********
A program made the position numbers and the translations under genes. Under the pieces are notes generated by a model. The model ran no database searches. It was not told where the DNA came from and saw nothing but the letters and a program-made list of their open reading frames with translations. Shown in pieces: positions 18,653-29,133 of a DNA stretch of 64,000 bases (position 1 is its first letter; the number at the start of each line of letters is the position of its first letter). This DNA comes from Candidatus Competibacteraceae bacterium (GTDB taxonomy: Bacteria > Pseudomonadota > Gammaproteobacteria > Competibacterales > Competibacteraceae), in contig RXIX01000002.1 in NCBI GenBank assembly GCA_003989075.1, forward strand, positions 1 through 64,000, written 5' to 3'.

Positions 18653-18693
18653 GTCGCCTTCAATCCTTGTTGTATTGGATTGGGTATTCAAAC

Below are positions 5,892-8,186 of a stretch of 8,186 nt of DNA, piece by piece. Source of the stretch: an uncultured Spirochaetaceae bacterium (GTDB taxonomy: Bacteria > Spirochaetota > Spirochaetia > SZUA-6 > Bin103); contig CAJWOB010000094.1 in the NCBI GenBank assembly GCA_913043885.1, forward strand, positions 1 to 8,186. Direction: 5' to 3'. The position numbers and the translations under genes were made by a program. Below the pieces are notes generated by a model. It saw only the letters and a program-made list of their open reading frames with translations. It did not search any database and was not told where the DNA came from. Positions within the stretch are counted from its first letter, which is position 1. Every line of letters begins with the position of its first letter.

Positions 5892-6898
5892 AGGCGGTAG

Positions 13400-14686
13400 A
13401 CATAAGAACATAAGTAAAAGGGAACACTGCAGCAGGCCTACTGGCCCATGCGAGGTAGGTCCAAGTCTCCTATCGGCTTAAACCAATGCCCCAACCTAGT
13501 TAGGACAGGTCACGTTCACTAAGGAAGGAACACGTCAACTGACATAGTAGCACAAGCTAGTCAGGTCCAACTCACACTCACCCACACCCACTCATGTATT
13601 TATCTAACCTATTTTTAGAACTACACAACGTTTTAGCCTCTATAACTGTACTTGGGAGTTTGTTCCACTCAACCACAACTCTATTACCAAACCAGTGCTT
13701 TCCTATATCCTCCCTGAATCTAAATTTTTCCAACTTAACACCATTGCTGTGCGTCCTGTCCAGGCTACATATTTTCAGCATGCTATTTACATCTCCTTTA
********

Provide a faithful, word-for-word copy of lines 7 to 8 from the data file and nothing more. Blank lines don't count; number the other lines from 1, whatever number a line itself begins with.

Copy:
Positions 13400-14686
13400 A